Elongate in form, Mound 52 is shown by Patrick to be parallel-sided with rounded ends and, on the basis of the shading, not of great height. However, the McAdams Map of 1882 gives a height of 15 feet (4.6 meters) and the Peterson McAdams Map of 1906, 8 feet (2.4 meters). Using the 127-meter (416.7-foot) contour as the base elevation, the 1966 UWM Map shows a north-south dimension of 99 meters (324.8 feet) and an east-west dimension of 83 meters (272.3 feet). However, by 1966 the mound had been greatly disturbed and partially leveled for the construction of a trailer park. Today the mound is only a high elevation in the midst of this trailer park just to the south of Highway 40. It appears, however, that much of the mound is still buried; details of its shape and nature could be determined by excavation.
There are some indications that Moorehead excavated in this mound, as he reported in 1929:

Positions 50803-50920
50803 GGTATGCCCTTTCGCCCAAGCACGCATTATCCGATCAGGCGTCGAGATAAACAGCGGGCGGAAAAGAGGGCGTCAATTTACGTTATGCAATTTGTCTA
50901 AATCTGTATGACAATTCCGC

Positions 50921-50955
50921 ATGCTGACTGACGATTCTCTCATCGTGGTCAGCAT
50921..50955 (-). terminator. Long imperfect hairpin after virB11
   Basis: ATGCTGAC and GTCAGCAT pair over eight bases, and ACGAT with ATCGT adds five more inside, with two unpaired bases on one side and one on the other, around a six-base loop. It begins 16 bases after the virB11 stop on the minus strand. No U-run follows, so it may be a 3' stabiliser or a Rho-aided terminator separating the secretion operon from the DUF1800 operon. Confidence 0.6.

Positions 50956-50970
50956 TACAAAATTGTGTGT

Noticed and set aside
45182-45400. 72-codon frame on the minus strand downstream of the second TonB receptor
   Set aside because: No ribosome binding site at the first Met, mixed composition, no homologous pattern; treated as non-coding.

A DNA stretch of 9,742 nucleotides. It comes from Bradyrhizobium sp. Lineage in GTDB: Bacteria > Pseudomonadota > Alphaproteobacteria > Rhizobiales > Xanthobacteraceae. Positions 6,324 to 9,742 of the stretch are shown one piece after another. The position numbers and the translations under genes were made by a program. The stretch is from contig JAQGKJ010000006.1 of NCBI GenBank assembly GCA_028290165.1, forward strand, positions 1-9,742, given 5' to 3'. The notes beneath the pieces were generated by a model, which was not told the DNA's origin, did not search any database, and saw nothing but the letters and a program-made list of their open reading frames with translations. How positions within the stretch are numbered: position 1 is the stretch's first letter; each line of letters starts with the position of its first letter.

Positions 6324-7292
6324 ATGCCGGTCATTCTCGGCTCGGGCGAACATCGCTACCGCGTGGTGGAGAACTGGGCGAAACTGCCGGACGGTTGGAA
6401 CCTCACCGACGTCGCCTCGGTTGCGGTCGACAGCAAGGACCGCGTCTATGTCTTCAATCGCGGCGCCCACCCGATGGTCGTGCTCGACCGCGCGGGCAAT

Mound No. 52, a low structure, appeared to be a house site, and during excavation we observed many lumps of hard burnt clay in which were impressions of reeds and sticks. These gave us information with reference to the walls or methods of construction of the dwellings. Cane, the favorite material used in clay or mud in building wigwam walls in the South, does not occur on Cahokia Creek, so other growths more-or-less cane-like in character were employed by the Indians. [Moorehead 1929: 31-32]
There are no other details of this excavation. Moorehead does say, however, that they did considerable work in the vicinity of this mound. One assumes this was the excavation in the so-called village site area that he marked on his 1929 map.